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9.10: VSEPR Theory

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  • In every scientist's life comes that moment when you realize that you were wrong. Sometimes you think about a problem and recognize where you went astray. Other times you find out when you go into the lab and the experiment doesn't work (or gets way to exciting). What has to happen then is a change in direction. The good scientist sees the problem and comes up with a new answer. Then that answer has to be tested to see how it works.

    Putting atoms together to form compounds can be done on paper or in the lab. However, when the shape of the molecule made in the lab is different from the shape of the molecule drawn on paper, then we need to rethink our ideas and find better explanations.

    VSEPR Theory

    In 1956, British scientists R.J. Gillespie and R.S. Nyholm recognized that the current model for explaining bond angles did not work well. The theory at that time relied on hybrid orbitals to explain all aspects of bonding. The problem was that the theory gave incorrect prediction of bond angles for many compounds. They developed a new approach based on earlier work by other scientists that incorporated a consideration of electron pairs in predicting three-dimensional structure.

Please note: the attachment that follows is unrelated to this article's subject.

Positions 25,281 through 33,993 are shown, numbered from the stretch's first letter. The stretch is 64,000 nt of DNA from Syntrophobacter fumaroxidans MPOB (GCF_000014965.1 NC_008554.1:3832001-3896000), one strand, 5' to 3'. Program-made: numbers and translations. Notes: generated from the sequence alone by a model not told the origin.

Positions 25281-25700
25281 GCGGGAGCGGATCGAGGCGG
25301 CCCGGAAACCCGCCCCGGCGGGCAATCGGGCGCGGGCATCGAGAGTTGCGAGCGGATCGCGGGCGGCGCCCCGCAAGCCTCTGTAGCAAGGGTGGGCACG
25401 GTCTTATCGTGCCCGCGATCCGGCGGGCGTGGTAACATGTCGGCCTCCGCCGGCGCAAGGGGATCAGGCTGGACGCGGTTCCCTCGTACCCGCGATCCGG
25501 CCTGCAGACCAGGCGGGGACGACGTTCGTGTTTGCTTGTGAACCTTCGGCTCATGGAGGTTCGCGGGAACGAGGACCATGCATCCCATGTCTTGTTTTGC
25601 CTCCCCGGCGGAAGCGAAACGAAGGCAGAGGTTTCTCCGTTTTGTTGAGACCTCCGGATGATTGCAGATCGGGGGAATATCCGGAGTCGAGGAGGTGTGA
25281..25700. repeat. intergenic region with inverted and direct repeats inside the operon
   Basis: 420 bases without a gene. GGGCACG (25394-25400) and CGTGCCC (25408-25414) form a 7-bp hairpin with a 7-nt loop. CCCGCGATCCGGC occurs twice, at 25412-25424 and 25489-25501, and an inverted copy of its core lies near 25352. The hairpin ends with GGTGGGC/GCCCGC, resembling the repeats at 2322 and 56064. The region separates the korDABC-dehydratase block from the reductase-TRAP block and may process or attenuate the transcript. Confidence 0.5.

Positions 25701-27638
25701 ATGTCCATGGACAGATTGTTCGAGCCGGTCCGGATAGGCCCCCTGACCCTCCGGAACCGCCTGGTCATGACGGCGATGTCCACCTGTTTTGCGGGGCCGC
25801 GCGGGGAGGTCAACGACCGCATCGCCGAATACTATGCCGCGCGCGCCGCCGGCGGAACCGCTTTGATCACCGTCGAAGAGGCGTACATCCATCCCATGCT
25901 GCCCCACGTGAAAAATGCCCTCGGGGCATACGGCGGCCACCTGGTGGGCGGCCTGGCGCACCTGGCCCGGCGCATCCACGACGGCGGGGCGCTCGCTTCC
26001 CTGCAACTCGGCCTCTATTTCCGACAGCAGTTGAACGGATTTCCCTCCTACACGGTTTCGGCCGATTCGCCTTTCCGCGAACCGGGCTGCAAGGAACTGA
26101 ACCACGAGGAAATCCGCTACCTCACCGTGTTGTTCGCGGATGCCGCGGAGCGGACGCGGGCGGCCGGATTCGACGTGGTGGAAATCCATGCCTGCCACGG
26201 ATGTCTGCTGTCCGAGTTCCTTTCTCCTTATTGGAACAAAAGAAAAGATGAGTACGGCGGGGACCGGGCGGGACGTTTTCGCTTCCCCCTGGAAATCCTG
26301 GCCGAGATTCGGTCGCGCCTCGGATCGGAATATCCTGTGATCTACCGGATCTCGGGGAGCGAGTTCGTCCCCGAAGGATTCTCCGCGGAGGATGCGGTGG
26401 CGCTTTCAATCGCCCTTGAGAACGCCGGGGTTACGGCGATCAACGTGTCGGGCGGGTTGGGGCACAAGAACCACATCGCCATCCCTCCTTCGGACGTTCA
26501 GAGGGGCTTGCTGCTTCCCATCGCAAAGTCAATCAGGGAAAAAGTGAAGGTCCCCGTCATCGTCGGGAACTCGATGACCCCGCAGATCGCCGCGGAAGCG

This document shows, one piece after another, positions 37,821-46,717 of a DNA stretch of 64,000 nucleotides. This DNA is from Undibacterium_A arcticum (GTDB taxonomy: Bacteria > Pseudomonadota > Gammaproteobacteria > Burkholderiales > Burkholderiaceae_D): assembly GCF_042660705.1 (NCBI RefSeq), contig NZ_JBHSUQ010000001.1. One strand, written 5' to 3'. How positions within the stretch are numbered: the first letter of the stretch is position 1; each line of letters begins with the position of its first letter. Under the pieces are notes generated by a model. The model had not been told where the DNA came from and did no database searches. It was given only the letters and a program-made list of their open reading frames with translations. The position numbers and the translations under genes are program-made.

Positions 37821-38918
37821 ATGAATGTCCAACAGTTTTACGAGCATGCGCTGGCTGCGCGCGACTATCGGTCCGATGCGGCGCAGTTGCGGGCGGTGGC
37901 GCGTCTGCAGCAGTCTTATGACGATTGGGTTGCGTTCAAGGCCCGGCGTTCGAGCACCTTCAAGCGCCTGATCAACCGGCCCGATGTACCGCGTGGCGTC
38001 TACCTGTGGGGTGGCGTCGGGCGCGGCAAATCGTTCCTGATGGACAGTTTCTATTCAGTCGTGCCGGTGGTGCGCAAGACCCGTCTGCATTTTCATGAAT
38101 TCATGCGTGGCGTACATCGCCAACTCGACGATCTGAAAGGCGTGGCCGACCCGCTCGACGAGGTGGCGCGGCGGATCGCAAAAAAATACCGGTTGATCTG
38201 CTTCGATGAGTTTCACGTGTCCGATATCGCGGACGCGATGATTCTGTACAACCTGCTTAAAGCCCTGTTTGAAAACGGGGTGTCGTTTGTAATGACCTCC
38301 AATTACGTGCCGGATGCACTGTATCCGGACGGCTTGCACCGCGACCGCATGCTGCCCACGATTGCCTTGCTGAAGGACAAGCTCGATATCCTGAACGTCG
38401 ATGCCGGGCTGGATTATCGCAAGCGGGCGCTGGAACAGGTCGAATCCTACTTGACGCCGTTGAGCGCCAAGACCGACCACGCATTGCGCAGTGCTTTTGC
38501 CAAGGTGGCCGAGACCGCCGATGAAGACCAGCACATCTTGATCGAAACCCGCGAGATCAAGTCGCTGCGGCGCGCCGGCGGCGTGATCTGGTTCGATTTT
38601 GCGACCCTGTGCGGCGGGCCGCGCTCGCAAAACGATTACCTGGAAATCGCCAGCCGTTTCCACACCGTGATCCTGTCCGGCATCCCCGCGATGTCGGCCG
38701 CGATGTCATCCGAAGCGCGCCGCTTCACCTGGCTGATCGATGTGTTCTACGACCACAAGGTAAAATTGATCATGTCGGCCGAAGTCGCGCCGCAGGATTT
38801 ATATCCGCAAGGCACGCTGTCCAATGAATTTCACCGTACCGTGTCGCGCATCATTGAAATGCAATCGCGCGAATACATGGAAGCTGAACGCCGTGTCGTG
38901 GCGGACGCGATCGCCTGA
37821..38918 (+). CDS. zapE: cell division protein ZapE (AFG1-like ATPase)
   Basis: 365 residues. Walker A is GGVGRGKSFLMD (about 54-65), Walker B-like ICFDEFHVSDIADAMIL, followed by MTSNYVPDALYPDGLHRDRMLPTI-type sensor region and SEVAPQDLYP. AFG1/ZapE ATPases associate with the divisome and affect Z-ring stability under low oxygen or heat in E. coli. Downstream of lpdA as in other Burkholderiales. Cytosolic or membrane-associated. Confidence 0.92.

The valence shell is the outermost electron-occupied shell of an atom. The valence shell holds the electrons that are involved in bonding and are the electrons shown in a Lewis structure. The acronym VSEPR stands for the valence-shell electron pair repulsion model. The model states that electron pairs will repel each other such that the shape of the molecule will adjust so that the valence electron-pairs stay as far apart from each other as possible. Molecules can be systematically classified according to the number of bonding pairs of electrons as well as the number of nonbonding or lone pairs around the central atom. For the purposes of the VSEPR model, a double or triple bond is no different in terms of repulsion than a single bond.


    • VSEPR theory allows more accurate predictions of molecular shape.


    • CK-12 Foundation by Sharon Bewick, Richard Parsons, Therese Forsythe, Shonna Robinson, and Jean Dupon.